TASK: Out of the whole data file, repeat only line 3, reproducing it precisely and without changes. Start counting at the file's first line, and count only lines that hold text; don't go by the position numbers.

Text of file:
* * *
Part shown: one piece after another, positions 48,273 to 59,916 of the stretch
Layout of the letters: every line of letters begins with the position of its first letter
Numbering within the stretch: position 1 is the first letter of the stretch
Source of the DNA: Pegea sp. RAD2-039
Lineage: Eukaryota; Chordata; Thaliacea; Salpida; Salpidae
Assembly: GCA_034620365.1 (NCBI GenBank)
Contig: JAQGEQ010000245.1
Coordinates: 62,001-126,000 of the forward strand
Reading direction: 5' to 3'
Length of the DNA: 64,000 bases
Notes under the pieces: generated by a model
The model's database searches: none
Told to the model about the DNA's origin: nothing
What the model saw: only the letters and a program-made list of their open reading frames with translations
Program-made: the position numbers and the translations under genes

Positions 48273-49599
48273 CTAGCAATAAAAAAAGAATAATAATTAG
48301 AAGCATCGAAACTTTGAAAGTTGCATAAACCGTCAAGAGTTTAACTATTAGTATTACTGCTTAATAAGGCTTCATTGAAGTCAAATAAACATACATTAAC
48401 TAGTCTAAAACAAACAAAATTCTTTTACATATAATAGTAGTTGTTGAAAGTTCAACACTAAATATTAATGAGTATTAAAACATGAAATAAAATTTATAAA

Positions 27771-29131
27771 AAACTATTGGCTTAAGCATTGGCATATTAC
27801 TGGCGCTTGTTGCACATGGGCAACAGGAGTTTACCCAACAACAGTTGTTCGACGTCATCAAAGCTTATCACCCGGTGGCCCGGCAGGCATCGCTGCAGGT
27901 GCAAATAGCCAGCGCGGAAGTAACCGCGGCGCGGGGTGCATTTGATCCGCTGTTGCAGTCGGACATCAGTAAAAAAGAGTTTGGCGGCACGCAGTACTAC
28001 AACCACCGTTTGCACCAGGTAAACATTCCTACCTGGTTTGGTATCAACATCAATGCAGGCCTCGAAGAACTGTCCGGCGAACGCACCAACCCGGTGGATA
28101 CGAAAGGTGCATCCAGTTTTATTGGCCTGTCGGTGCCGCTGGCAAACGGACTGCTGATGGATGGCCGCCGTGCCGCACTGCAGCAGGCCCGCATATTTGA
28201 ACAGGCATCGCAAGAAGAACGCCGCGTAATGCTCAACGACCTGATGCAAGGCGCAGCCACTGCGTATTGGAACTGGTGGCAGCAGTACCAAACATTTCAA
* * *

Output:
Numbering within the stretch: position 1 is the first letter of the stretch